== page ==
We do not think much about our cell phones when they are in our pockets or even while we are using them, or at least not consciously. Cell phones serve as a tool for communication, play, and research. With their increasing intertwinement with daily life we are beginning to depend more and more on them. With this fact, cell phones have become an integral part of social life and now even alter our social norms.
Abu Sadat Nurullah, with the University of Alberta, Writes on the effects of cell phones on societal norms. He points to how daily life has been altered by the use of personal phones by the formation of a new subculture. His article cites that the most avid users of cell phones are todays youth, and they are the focus of his analysis.
As a subculture, Nurullah states that cell phones have integrated themselves into the larger culture through their extensive adoption as tools for communication, and entertainment. How we use our phones can be dependent on a wide variety of motivating factors often outside the traditional uses of our phones. There are many psychological gratifications associated with use which are what make phones pivotal to social norms today.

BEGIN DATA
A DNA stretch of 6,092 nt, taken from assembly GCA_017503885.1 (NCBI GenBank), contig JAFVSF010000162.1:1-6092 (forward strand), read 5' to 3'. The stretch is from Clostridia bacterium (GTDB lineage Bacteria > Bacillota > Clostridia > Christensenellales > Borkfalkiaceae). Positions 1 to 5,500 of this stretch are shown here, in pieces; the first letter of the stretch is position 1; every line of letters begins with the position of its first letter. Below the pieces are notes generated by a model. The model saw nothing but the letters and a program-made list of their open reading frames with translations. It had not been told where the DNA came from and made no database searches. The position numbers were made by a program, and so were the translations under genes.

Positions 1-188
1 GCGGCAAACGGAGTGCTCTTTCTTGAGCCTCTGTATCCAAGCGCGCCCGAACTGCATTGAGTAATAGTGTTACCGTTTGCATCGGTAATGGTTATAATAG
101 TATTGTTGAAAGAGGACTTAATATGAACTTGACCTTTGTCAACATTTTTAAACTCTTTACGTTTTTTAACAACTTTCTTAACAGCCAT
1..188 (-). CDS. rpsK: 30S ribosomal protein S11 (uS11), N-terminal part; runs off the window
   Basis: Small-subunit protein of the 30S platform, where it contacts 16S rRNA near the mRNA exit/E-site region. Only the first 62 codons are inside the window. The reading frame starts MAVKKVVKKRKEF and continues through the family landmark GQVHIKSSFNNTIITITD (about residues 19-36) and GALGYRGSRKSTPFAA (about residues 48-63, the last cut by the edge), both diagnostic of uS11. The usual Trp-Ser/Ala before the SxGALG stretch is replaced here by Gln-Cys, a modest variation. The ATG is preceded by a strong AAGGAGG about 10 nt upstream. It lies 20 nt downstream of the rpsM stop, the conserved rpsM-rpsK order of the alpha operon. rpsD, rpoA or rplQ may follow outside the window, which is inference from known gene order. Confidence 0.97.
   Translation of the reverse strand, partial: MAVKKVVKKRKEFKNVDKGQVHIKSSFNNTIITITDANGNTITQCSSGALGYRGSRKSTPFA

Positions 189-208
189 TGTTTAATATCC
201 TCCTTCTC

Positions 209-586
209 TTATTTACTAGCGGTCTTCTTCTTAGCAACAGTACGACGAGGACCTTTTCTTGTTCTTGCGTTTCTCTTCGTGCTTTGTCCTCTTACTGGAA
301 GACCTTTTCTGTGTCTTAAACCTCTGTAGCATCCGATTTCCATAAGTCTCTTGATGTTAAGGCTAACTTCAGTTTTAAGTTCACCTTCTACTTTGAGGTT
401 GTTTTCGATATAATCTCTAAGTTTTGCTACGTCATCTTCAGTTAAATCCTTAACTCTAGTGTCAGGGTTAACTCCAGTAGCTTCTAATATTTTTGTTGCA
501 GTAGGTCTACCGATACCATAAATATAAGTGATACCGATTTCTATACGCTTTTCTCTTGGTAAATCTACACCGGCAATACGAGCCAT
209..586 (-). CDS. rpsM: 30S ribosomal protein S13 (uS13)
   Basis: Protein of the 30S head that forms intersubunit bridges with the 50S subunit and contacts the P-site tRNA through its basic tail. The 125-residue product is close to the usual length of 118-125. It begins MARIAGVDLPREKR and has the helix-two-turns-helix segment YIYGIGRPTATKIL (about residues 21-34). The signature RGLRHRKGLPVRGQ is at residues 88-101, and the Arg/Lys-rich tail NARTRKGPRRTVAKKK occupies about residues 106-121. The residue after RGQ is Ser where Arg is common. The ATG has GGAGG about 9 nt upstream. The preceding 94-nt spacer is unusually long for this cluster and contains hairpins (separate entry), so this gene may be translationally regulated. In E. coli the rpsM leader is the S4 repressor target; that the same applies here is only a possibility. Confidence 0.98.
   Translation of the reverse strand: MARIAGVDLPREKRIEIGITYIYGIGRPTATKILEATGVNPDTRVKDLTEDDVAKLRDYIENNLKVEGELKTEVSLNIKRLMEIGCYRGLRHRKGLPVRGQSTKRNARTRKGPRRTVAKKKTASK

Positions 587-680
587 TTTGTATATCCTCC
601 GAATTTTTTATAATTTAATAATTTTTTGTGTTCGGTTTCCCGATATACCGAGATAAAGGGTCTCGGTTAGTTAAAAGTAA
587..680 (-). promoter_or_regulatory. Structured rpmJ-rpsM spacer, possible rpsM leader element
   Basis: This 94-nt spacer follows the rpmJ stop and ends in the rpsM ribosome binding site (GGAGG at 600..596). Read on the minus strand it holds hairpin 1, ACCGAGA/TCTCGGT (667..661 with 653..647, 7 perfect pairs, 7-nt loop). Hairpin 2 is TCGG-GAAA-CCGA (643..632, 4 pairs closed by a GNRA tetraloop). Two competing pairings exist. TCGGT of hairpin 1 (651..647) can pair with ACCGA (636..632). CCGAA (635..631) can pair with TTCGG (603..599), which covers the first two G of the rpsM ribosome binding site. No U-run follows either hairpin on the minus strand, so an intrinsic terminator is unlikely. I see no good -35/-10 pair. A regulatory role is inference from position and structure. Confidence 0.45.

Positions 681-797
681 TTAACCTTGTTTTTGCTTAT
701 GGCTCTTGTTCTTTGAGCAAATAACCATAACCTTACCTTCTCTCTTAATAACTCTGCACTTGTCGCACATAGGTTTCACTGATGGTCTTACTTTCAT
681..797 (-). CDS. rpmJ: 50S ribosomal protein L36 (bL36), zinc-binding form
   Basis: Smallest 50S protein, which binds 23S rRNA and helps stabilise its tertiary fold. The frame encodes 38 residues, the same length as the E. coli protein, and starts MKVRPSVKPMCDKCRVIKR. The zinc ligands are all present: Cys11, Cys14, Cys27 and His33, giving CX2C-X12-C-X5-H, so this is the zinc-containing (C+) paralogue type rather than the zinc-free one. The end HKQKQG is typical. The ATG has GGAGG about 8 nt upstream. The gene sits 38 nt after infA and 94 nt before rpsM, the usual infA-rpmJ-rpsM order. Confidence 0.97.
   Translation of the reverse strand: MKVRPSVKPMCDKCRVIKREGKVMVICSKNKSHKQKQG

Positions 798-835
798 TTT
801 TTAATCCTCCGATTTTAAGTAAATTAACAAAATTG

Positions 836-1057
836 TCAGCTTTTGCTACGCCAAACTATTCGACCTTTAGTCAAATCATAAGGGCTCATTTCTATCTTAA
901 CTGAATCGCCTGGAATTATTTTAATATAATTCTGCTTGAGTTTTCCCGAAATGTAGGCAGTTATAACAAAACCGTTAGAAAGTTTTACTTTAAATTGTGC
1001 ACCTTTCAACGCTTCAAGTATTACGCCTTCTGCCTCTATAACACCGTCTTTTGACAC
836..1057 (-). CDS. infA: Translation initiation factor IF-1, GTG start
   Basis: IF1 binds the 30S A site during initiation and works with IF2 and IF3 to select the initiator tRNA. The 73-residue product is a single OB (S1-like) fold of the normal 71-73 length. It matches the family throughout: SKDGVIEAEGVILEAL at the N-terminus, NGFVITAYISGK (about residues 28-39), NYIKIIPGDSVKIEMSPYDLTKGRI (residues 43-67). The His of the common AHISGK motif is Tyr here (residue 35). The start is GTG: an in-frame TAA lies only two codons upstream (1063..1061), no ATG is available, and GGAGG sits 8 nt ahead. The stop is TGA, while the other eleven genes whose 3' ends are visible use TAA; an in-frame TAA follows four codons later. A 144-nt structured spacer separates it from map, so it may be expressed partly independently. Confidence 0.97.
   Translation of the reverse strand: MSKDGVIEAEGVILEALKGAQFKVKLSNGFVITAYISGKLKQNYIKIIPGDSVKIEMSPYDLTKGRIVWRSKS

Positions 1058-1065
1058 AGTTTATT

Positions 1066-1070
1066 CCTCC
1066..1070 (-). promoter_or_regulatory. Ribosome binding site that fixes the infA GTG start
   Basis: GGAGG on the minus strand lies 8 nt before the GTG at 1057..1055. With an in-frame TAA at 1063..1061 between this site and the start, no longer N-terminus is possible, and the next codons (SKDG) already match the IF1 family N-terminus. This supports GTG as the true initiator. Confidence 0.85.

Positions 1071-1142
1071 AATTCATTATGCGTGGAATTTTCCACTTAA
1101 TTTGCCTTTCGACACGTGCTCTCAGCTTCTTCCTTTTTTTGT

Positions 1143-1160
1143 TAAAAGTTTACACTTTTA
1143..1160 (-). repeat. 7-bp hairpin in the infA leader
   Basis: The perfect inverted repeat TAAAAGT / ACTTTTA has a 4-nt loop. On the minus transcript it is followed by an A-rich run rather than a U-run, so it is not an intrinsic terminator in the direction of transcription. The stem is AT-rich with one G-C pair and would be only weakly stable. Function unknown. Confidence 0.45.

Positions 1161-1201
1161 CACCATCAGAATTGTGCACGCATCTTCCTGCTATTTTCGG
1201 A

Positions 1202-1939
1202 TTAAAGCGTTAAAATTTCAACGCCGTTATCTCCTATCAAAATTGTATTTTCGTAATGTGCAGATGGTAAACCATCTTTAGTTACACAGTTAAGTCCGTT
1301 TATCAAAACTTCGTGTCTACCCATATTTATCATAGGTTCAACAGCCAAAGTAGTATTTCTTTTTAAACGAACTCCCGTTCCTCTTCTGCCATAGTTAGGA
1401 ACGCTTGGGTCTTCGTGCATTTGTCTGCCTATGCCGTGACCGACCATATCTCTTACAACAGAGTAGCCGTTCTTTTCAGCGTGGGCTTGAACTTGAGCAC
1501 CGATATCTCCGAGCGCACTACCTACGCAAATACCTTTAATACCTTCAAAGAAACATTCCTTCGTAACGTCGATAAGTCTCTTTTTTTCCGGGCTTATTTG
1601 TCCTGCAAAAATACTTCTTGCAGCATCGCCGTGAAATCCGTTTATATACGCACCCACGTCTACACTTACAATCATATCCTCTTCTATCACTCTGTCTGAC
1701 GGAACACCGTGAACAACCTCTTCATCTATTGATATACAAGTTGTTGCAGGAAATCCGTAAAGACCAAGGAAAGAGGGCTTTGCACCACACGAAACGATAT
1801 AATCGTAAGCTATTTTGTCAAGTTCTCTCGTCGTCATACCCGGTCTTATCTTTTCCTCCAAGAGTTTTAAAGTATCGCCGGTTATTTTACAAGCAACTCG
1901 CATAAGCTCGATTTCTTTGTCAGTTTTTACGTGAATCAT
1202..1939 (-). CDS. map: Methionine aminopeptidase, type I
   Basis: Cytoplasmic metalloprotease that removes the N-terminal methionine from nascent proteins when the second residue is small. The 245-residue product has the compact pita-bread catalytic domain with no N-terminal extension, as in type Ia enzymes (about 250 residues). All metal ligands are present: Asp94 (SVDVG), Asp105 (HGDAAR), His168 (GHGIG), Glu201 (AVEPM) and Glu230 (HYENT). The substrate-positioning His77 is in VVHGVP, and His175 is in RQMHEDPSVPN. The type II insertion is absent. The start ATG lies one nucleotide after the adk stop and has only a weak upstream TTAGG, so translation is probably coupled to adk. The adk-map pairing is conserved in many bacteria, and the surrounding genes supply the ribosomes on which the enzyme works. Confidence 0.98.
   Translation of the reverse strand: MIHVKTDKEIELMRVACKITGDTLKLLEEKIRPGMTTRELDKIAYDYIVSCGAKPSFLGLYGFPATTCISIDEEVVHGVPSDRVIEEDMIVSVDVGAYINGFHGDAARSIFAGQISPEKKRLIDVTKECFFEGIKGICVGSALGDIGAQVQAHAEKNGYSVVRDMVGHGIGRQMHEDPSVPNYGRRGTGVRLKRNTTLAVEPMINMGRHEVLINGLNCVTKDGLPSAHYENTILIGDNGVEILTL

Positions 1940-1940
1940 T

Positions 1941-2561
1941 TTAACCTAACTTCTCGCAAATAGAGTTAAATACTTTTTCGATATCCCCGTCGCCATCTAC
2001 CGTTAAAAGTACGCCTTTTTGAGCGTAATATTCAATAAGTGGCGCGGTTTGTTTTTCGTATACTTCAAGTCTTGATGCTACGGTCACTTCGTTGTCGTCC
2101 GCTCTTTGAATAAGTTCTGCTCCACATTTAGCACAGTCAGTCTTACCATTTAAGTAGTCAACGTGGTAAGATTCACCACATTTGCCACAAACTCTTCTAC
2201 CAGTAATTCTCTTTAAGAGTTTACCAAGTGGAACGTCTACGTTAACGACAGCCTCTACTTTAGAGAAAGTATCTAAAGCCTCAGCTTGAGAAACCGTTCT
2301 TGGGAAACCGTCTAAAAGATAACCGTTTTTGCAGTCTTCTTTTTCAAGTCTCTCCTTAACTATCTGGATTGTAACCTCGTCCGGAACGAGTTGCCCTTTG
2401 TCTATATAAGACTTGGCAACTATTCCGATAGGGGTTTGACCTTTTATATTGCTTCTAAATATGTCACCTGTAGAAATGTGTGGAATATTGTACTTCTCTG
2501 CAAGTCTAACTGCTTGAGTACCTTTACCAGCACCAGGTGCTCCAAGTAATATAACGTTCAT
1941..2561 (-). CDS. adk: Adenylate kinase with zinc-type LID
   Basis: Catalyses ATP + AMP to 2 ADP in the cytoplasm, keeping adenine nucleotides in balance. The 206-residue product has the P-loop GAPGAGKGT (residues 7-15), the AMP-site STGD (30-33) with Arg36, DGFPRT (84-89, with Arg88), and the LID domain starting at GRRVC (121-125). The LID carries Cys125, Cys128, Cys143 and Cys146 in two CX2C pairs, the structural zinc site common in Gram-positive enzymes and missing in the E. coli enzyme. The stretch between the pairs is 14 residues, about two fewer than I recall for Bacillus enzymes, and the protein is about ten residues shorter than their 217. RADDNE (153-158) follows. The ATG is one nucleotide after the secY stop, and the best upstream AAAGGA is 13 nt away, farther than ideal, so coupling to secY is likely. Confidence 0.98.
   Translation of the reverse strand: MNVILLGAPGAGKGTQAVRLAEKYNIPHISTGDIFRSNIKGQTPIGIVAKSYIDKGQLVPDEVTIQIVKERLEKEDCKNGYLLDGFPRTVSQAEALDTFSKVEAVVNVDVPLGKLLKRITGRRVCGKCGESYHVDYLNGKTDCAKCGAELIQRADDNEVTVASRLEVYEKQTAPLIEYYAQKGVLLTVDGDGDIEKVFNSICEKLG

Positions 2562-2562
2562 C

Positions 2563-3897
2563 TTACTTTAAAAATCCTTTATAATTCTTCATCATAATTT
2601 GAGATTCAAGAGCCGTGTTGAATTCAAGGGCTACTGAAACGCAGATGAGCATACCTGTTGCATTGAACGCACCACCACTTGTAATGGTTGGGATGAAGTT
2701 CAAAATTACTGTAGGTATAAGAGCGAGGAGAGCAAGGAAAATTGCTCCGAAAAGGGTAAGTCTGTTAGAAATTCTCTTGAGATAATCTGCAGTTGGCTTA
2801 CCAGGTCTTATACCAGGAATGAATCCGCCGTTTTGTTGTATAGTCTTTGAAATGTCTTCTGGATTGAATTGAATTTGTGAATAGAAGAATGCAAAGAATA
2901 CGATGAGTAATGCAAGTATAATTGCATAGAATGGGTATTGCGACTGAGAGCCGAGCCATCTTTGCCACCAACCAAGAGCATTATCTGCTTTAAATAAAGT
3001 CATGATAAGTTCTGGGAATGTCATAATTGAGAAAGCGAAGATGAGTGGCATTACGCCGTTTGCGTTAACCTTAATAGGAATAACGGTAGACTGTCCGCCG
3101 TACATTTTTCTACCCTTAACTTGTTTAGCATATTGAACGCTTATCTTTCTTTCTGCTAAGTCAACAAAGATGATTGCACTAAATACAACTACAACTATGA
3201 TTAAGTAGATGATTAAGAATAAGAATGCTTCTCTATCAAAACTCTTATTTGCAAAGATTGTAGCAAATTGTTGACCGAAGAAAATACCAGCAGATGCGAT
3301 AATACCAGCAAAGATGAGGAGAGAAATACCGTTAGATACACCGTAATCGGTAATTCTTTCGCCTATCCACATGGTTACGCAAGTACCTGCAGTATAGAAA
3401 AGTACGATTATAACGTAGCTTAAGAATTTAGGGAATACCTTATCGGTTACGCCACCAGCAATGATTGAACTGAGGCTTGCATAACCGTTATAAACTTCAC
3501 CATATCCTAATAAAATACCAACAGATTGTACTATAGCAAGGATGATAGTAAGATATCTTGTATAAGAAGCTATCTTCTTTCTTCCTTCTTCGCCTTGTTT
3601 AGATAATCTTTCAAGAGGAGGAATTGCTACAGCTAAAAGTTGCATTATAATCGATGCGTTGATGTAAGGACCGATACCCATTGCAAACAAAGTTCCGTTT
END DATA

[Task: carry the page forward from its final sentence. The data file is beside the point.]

Texting provides the ability to avoid unnecessary conversations, alter your self image, and communicate more efficiently. Games and other peripheral features on phones allow the escape from local settings, killing time, and relaxation. However what is most significant is the cell phone’s roll in the formation of an adolescent individual’s personal identity. Some of the ways cell phones can effect identity formation include influencing fashion, public communication, maturity, peer groups, privacy, emotional and psychological attachment to the device, and personalization of the device. These effects have even been shown to influence social institutions such as education and political organizations/parties.
Nurullah’s article opens an important dialogue on how we use our phones and why. Cell phones have an important roll in our lives, serving as helpful devices that make life more convenient and often time safer. However, we must acknowledge the fact that we cannot become to overly dependent on these devices. We also need to look at the possible effects owing cell phones can have on our children. Are these changes to social norms a good thing, and how should we address them going forward? While there is not much we can do to stop the effects of cell phones on society, we can and should ensure that our local and national policy makers are aware of the issue and take it into account in their decisions